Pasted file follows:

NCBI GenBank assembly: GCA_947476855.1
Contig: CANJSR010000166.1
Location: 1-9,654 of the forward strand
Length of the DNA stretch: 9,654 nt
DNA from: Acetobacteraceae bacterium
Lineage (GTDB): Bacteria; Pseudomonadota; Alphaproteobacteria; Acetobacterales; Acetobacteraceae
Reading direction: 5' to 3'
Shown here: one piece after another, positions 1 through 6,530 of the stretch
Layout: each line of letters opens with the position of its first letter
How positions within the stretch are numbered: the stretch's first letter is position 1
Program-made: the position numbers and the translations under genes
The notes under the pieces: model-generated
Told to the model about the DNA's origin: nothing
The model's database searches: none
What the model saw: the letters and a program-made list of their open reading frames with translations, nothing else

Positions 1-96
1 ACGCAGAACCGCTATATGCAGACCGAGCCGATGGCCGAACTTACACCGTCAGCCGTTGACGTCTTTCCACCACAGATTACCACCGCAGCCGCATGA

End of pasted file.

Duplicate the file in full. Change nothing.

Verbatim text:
NCBI GenBank assembly: GCA_947476855.1
Contig: CANJSR010000166.1
Location: 1-9,654 of the forward strand
Length of the DNA stretch: 9,654 nt
DNA from: Acetobacteraceae bacterium
Lineage (GTDB): Bacteria; Pseudomonadota; Alphaproteobacteria; Acetobacterales; Acetobacteraceae
Reading direction: 5' to 3'
Shown here: one piece after another, positions 1 through 6,530 of the stretch
Layout: each line of letters opens with the position of its first letter
How positions within the stretch are numbered: the stretch's first letter is position 1
Program-made: the position numbers and the translations under genes
The notes under the pieces: model-generated
Told to the model about the DNA's origin: nothing
The model's database searches: none
What the model saw: the letters and a program-made list of their open reading frames with translations, nothing else

Positions 1-96
1 ACGCAGAACCGCTATATGCAGACCGAGCCGATGGCCGAACTTACACCGTCAGCCGTTGACGTCTTTCCACCACAGATTACCACCGCAGCCGCATGA